On Soren Kierkegaard’s ‘Fear and Trembling’ (11/30/06)

For those of you who are unfamiliar with the story, let me refresh your memory. A long time ago, God told Abraham to sacrifice his oldest son Isaac. Abraham then took his son with him to the mountain, raised his axe-thingy, and was just about to kill him when God said “stop” and gave him a ram to sacrifice instead.

In his book, ‘Fear and Trembling’, Kierkegaard praises Abraham for basing his actions ‘on strength of the absurd.’ All his senses of logic and rational thinking tell him not to; he performs the act based on faith and faith alone. He performs the act ‘on strength of the absurd.’ The absurd being, obviously, an act that his logic and intuition tell him not to. He then goes on to praise others who are capable of similar acts.

Let’s take a look at more recent events in which people base their actions ‘on strength of the absurd.’ The Heaven’s Gate cult had a mass suicide because they believed they’d ride a spaceship on the back of a comet. In Waco, Texas, in 1993, many died out of belief that David Koresh was the messiah; not to mention the fact that he was given many wives, some of whom were as young as 14. David Berkowitz (Son of Sam) murdered several blonde women because a dog told him to do it. 913 people died in Jonestown, Guyana, after Jim Jones ordered a mass suicide. Almost all of the 913 people willingly drank kool-aid laced with cyanide, knowing it would kill them. The attacks of September 11th were undertaken due to a belief that they would go to heaven if they martyred themselves by killing hundreds of infidels.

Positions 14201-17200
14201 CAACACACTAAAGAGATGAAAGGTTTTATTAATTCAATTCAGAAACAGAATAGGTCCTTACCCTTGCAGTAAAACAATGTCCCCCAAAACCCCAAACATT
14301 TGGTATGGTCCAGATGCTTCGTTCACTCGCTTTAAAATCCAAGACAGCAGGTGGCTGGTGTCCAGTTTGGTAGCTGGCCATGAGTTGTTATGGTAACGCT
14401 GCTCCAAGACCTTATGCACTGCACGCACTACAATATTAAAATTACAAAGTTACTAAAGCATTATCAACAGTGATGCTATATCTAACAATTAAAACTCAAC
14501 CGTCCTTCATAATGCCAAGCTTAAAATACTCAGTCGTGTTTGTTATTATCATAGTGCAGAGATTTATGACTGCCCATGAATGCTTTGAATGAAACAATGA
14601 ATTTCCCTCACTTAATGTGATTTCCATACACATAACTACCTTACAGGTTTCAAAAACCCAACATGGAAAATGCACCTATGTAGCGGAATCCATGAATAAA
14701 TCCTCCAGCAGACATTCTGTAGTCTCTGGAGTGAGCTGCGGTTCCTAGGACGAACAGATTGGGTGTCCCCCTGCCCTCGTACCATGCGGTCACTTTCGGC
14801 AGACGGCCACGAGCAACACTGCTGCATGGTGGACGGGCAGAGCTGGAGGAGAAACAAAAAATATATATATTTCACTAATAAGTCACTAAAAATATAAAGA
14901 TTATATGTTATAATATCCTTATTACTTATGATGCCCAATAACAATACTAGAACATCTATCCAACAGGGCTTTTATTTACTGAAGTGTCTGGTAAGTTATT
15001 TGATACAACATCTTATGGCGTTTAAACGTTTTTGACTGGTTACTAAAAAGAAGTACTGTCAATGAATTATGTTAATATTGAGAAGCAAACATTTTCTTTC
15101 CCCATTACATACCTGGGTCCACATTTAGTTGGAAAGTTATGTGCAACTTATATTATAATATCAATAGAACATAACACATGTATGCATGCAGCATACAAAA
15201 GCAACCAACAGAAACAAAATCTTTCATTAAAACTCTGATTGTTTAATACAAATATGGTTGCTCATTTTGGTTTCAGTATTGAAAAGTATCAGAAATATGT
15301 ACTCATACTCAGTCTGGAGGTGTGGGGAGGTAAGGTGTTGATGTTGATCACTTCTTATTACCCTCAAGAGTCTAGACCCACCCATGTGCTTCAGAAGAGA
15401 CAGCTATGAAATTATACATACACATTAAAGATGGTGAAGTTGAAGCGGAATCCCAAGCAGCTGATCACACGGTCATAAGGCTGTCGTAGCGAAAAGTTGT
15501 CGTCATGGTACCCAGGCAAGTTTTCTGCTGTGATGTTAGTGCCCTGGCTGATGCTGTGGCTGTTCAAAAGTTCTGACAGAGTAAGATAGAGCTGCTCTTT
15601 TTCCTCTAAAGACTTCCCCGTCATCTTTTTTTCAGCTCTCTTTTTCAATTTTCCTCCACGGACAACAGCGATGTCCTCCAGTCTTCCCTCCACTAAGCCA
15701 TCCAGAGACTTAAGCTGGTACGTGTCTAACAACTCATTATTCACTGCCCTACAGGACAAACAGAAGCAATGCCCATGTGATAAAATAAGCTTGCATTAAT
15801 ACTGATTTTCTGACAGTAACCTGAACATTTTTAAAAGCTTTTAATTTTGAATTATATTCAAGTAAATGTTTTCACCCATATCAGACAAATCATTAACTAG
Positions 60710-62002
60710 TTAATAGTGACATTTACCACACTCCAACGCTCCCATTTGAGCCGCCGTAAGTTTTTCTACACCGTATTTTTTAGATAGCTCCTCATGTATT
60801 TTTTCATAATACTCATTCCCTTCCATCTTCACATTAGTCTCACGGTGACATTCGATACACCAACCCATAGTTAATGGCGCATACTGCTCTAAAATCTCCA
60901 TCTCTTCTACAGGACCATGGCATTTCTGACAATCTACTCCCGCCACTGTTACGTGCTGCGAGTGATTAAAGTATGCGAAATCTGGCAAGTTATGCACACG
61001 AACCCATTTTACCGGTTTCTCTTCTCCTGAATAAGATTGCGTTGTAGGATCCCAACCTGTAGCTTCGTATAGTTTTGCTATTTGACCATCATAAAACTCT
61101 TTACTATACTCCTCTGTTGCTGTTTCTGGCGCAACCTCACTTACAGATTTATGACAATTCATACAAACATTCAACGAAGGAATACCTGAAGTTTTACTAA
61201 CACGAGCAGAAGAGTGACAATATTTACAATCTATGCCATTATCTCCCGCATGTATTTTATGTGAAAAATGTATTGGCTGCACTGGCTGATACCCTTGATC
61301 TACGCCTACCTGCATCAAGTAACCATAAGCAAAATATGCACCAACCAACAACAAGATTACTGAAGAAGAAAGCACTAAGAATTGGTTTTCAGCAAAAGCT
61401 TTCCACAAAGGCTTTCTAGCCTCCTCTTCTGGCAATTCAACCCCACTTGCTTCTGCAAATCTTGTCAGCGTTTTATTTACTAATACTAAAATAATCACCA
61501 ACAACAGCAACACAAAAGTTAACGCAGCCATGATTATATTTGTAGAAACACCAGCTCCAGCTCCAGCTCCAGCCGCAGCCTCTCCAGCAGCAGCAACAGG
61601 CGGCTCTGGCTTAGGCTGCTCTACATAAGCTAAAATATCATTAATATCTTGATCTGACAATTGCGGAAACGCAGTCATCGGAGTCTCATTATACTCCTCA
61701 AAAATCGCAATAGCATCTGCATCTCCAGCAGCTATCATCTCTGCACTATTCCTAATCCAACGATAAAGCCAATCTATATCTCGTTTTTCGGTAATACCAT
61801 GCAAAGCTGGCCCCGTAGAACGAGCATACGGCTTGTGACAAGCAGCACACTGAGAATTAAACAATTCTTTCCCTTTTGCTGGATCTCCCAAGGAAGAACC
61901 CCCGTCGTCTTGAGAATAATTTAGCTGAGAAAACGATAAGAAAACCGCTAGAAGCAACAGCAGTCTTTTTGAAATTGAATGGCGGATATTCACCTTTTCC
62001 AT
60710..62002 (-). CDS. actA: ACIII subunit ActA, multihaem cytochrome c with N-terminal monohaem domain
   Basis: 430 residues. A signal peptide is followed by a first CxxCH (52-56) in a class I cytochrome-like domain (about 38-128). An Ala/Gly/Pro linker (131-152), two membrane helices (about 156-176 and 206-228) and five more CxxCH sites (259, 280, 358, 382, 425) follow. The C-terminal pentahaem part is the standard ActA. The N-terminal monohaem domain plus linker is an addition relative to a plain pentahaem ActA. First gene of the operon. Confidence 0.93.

All those mentioned in the above paragraph took action ‘on strength of the absurd.’ They suspended their logic and rational thought and perform the act on faith and faith alone. When every single rational thought in their head tells them not to, they proceed. Out of ‘strength of the absurd.’

Therefore, if we are to praise Abraham for his action in (almost) killing his son Isaac, we must also praise those in the above paragraph for similar actions. And seeing as the idea of praising such people is pretty much asinine, we must also dismiss Kierkegaard’s idea of ‘absurdism’ as just that: absurd.